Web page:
This cattle market information is selected from the weekly report from Canfax, a division of the Canadian Cattlemen’s Association. More market information, analysis and statistics are available by becoming a Canfax subscriber by calling 403-275-5110 or at www.canfax.ca.
Fed prices steady
Alberta direct cattle sales saw moderate volume trade last week with average prices firming over $3 per hundredweight higher than thin trade seen in the previous week. Dressed sales for varied delivery were reported from $226-$228.50 per cwt. delivered with the bulk at $228 per cwt. A few cattle traded south last week at a premium to local bids at US $180 per cwt. delivered.
For the week ending Nov. 14, western Canadian fed slaughter was down 17 percent from the previous week at 38,582 head and year-to-date was down two percent at 1,819,052 head. Western Canadian steer carcass weights were 31 pounds larger than the same week last year. In contrast, eastern Canadian steer weights were 10 lb. lighter than year ago.
The USDA reports Canadian fed cattle/cow exports for the week ending Nov. 7 were six percent larger than the previous week at 11,349 head and 12 percent below the same week last year.
Early week Ontario fed trade was reported from $228-$232 per cwt. delivered. Bids firmed over the course of the week to $232 per cwt. delivered, but many feedlot managers were not motivated sellers.
The Alberta cash market has been range-bound over the past 20 weeks from $133-$138 per cwt. The fed market historically gains momentum through December, but ample out-front packer inventories have swelled almost to the end of the year.
Good feeding conditions and performance are being reported in yearlings scheduled for the first quarter fed market, and ample market-ready supplies are also anticipated in the new year. Market-ready feedlot supplies are trending cautiously current, but large carcass weights are contributing to increased beef production.
U.S. cut-out values have rallied seasonally higher on improved holiday demand but are not expected to hit overhead resistance over the next couple of weeks.
In the United States, light to moderate trade saw prices generally steady to $2 per cwt. lower than the previous week. The bulk of live trade in most feeding areas was reported from US$109-$110.25 per cwt., steady with the previous week. Dressed trade in the north was steady to $2 per cwt. lower than the previous week’s Nebraska rail average from $170-$172 per cwt. delivered.
U.S. steer carcass weights for the week ending Nov. 7 were reported at 924 lb., two lb. smaller than the previous week and 16 lb. heavier than the same week last year.
Cow prices still low
Since mid-October, cow prices have dropped more than C$10 per cwt., but the market is starting to show signs of stabilization because prices were $1 per cwt. higher through commercial auctions last week. For the month of November, D2 cow prices are on track to average around $68.50 per cwt., the lowest November average since 2012. Last week D2s averaged $69 per cwt. and D3s averaged $58 per cwt.
Even though non-fed supplies have increased, non-fed volumes are much smaller compared to what would normally be on the market at this time of year. With disappointing prices, many cow-calf producers are opting to keep their culls at home in hopes of a price bounce into December or January.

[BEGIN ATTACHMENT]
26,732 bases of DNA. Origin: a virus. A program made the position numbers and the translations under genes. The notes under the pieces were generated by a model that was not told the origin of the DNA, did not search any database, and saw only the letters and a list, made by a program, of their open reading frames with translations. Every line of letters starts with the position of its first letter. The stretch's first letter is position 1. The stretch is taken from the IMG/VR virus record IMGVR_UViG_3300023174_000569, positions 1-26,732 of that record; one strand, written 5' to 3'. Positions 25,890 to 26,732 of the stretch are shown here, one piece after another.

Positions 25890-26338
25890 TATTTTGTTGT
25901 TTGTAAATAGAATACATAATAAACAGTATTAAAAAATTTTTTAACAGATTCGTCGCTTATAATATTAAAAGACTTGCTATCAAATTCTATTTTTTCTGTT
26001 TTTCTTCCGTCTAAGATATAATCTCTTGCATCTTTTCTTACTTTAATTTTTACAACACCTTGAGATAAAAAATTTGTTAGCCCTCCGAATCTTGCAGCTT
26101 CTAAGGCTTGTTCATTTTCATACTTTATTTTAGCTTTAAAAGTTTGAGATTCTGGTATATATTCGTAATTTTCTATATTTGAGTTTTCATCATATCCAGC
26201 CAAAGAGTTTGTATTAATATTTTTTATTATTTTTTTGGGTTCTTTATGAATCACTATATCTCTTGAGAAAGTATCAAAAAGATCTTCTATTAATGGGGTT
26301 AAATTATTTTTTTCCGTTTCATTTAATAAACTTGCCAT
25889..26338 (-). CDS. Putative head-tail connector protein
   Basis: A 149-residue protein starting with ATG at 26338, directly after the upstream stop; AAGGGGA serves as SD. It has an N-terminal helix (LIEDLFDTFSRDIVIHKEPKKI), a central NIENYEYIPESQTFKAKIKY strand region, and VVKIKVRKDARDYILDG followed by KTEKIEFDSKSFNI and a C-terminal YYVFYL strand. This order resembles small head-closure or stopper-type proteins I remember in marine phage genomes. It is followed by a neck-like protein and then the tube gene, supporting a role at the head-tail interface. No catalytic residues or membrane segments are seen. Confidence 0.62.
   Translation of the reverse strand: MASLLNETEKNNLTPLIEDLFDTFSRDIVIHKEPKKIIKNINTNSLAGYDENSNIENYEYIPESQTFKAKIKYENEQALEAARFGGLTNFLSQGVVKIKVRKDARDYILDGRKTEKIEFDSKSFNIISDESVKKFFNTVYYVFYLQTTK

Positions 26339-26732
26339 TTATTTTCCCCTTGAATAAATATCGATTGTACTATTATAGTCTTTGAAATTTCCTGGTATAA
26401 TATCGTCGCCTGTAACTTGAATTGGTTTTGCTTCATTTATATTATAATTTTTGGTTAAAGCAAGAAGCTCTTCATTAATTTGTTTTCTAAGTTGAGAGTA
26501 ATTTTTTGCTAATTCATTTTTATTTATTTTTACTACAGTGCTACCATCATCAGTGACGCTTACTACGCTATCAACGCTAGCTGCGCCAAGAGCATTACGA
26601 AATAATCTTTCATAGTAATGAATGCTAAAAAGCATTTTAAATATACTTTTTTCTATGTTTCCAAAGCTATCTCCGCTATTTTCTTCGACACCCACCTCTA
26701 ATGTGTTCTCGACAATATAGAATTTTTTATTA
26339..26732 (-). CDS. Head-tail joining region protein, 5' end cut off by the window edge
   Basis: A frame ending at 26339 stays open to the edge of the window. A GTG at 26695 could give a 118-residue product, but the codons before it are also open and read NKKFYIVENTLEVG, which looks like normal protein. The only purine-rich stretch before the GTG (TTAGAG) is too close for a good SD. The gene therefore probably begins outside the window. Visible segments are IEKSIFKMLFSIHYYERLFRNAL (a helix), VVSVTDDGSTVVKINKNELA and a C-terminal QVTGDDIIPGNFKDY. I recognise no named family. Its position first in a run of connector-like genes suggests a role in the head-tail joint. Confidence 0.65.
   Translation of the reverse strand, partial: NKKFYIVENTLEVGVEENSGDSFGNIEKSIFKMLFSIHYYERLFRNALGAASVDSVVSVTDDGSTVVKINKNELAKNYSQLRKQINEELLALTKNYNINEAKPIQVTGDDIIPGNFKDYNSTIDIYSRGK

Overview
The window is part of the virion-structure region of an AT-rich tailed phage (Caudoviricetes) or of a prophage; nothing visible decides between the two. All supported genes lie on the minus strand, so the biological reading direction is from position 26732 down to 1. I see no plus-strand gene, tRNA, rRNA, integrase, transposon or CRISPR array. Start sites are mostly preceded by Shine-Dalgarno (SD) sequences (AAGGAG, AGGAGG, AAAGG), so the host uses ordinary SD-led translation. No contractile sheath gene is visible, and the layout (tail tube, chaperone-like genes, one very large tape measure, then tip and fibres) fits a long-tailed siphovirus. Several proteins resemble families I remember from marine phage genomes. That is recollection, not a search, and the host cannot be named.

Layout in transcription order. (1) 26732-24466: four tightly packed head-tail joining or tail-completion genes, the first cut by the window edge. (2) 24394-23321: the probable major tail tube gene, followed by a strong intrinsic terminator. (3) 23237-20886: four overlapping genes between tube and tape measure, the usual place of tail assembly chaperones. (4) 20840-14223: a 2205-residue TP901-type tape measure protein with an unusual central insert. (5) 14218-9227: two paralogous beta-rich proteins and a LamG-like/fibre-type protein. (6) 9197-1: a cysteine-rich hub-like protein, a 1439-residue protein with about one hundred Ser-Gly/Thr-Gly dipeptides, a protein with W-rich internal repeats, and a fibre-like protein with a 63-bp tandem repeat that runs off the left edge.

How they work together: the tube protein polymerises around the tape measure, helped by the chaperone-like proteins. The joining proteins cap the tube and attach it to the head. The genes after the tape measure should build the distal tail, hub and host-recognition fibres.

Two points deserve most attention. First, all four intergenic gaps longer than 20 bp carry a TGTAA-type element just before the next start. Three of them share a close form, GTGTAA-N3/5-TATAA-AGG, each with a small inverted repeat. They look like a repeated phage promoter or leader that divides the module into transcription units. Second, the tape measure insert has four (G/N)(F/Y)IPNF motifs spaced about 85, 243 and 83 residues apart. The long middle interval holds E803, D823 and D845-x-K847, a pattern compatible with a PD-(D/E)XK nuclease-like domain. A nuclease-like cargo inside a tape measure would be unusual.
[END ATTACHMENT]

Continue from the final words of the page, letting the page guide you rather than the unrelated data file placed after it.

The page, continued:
Western Canadian cow slaughter for the week ending Nov. 14 totalled 4,657 head compared to the same week last year when more than 10,000 cows were processed. Over the past four weeks, western Canadian cow slaughter is down 12,300 head compared to last year, while eastern cow slaughter over the past four weeks is 1,700 head larger than last year.
Feeder cow buyers have been active, and U.S. buying interest has also been noted. Slaughter rates will have to improve to prevent a backlog of non-fed cattle into the new year.
Light stockers trend up
Week-over-week auction volumes in British Columbia, Alberta, Saskatchewan and Manitoba rebounded last week, but all provinces are still reporting auction receipts below the same week last year. The bright star of the market last week was calves and lightweight stockers. Lightweight steer calves weighing 300-400 lb. traded $10 per cwt. higher and established new annual highs. Same weight heifer calves were trading within $1 per cwt. of their annual high.
Since late October, 500-600 lb. steer calf prices have rebounded $13 per cwt. and are trading at the highest point since August. There continues to be a minimal price spread between the June and August live cattle contract, which has supported the calf market. Many of the five weight calves bought now will be priced against the August live contract. There is about a 50 cent per cwt. price difference between the two contracts, while last year August live cattle were trading at a $2.25 per cwt. discount to June.
Last week, the forward delivery market was lightly tested, with 900 lb. heifers for march delivery trading in the mid-$160s per cwt. Over the past five years, the average price decline for 900 lb. and heavier heifers from November to March stands at 13 percent. So far this year, fourth quarter Canadian feeder cattle exports to the U.S. are averaging around 2,774 head on a weekly basis compared to 2,151 head last year.
In the outlook, volumes have been light, but a few more preconditioned calves are starting to hit the market, and prices are comparable with freshly weaned calves. As more preconditioned calves come available, look for buyers to start pricing in a premium.
Cut-out value rises
In U.S. beef trade, cut-out values rallied aggressively higher again last week. Choice averaged US$237.70, up $11.20 per cwt., and Select averaged $213.89, up $5.65 per cwt. Last week’s total U.S. cattle slaughter was estimated slightly larger than the previous week at 665,000 head. U.S. cut-out values are closing in on a fourth quarter high.